Another guy that may or may not be on the board, but is worth a look, is Luc Richard Mbah A Moute, who is 6′ 7″. 224 lbs. Those of us in Southern California have seen a lot of him in recent years and at the next level he will be a defense and hustle guy who can guard threes out on the perimeter. He can get out and run but his offensive game in a half-court set is limited (he shot 48% last year). His rebounding numbers were down a little last year but I think that had more to do with Kevin Love than anything else. Reports out of pre-draft workouts were that he showed well on the defensive end. Frankly, I don’t think you can go wrong with a guy who can defend on the wings — you can teach him to shoot threes (see Bowen, Bruce).

He may not fall that far, but if Mbah A Moute is on the board I would like to see the Lakers grab him (some mock drafts have him going higher, some have him undrafted). If not, someone like Mays would be good, or maybe a Euro we don’t know much about that could be stashed overseas for a few years (ala Sun Yue).

Whatever happens, this is a guy for down the line, not next year. But it should be fun to watch.

Fast Break Thoughts

Kurt —  June 23, 2008

As the frustration level subsides in the Lakers nation, we should look at some odds and ends issues that did not get much discussion here. What that means is that for now we return to the regular rules for discussion an Odom (or any other) trade — it is off the table until credible media sources say talks are taking place. For the many new readers here, that does not mean some media guy saying “the Lakers can expect a call” or a mention from Peter Vessey. It means more like Bresnahan at the Times or Ding at the Register saying talks are taking place. The hypothetical trade conversation can continue in the thread of the last post.

There are a lot of other interesting topics to discuss.

• It’s official, Kobe is on the US Olympic team. No shock there. I look at the roster and while it may be small (all the better to run with) like the balance — having Redd and Prince will be key in international ball. Kidd will help push the pace (although I sympathize with Cuban here, Kidd is the player most likely to feel the impact next season from no summer off).

The two complaints I heard were: 1) Not enough big men; personally, with international ball and the “big men” being more Dirk than Shaq, I think having Howard and Bosh with Boozer for muscle will be fine (it’s more about quickness and team defense, we’ll see if they get the rotations together); 2) Too many stars. I don’t look at this lineup and see a ball-hogging group, they guys on this roster can pass and the shooters (Redd) fit a need. Frankly, there are no Iversons on this squad.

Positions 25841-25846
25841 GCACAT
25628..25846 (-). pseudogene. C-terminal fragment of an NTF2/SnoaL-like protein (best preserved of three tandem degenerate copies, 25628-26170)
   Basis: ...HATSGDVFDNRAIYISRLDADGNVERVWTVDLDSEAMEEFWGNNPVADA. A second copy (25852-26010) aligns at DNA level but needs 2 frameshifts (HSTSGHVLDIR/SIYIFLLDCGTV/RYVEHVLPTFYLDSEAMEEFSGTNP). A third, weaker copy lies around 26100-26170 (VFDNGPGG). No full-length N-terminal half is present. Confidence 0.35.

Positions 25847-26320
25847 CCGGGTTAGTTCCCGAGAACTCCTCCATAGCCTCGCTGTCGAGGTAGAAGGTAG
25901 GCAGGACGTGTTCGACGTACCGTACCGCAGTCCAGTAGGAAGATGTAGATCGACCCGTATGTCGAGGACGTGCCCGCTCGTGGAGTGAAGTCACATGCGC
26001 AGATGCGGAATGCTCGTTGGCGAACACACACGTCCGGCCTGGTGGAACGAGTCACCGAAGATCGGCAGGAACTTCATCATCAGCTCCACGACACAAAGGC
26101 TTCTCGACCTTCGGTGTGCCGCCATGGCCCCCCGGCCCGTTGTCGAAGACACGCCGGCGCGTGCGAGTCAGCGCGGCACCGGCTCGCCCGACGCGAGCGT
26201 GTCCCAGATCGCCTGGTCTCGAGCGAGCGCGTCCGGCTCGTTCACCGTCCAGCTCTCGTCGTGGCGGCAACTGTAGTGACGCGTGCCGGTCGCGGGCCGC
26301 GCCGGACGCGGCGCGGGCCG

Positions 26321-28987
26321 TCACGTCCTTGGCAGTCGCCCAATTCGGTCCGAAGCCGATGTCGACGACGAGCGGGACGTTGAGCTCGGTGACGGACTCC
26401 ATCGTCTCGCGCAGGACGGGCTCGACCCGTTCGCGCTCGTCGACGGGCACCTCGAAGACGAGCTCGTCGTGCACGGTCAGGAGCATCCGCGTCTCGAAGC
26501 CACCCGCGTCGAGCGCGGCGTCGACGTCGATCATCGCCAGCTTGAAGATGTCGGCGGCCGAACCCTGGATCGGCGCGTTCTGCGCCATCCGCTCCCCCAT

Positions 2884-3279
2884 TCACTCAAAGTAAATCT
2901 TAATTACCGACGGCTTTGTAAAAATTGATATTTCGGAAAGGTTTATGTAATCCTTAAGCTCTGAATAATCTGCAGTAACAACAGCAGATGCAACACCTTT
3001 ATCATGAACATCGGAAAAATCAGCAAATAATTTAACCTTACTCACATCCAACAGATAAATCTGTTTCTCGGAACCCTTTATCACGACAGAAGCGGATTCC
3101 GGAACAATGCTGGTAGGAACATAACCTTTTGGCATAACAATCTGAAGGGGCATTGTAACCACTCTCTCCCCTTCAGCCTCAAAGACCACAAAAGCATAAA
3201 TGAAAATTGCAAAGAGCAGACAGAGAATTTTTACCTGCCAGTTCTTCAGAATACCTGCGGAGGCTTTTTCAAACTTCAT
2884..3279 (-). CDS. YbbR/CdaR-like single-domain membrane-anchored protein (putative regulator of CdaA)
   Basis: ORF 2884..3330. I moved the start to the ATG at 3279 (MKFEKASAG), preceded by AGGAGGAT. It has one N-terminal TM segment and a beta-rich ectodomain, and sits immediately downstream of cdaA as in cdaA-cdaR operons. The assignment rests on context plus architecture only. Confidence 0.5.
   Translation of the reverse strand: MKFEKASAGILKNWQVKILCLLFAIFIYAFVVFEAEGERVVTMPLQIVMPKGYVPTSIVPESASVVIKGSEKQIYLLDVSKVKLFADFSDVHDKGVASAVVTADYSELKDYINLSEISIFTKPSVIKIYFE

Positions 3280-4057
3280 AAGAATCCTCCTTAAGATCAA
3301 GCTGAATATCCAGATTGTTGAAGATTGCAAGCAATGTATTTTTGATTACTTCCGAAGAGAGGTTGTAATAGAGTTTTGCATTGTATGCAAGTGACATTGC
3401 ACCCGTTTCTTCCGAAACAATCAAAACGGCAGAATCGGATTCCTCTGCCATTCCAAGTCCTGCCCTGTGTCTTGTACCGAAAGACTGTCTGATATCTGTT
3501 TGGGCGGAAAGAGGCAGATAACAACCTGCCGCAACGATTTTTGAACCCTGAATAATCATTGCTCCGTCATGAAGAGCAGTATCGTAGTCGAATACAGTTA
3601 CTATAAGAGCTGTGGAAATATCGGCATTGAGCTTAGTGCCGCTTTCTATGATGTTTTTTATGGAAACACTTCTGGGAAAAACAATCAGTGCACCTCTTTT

Should be interesting, because Spain and Argentina (if Manu plays) should be right there with the US.

• By the way, it’s interesting to see the “club or country” debate in the USA about basketball after reading so many of the same arguments around international soccer for so many years.

• And while I’m on soccer, a Russia/Spain Euro 08 finals next weekend semifinal Thursday will be fun. I love watching Andrei Arshavin play.

• Rose or Beasley?

For me this comes down to my draft philosophy — take the best player, regardless of position. From what I saw during the season and Tournament (I saw Rose on television maybe five times, Beasley twice), I like Rose. I think in a league not allowing hand checking on the perimeter, his quickness and strength are going to make him a very valuable force for a decade or more. But, if the Bulls took a close look at Beasley and thought he was basically just as good, they should go that direction as he does fit their needs more. I’m just not sure he’s as good. Hollinger disagrees.

• Anybody have any draft sleepers they think will be good? I saw a good question the other day — who will be next year’s Carl Landry?

• By the way, a post looking at the Lakers options at #58 in the draft will be going up in the next few days. On Draft Day I’ll have an open chat going for people who want to swing by and make fun of what Kevin Love wears to the event (can he top this?), as well as follow the happenings.

• In case you didn’t see it, Ariza did exercise is option and will be a Laker next season. After that he is an unrestricted free agent.

• I’m excited to see Wimbledon starting, although to be honest the French Open is still my favorite to watch. Even if Nadal is unbeatable on the red clay. (I think he may win on grass, too.)

• I am surprised the Suns are shopping Barbosa around. If I were a GM of a team that wanted to get out and run…..

RIP George Carlin. Fuck I’m going to miss that son of a bitch.

• Yes, I just broke one of my own rules for this site, but in that one instance it seemed appropriate.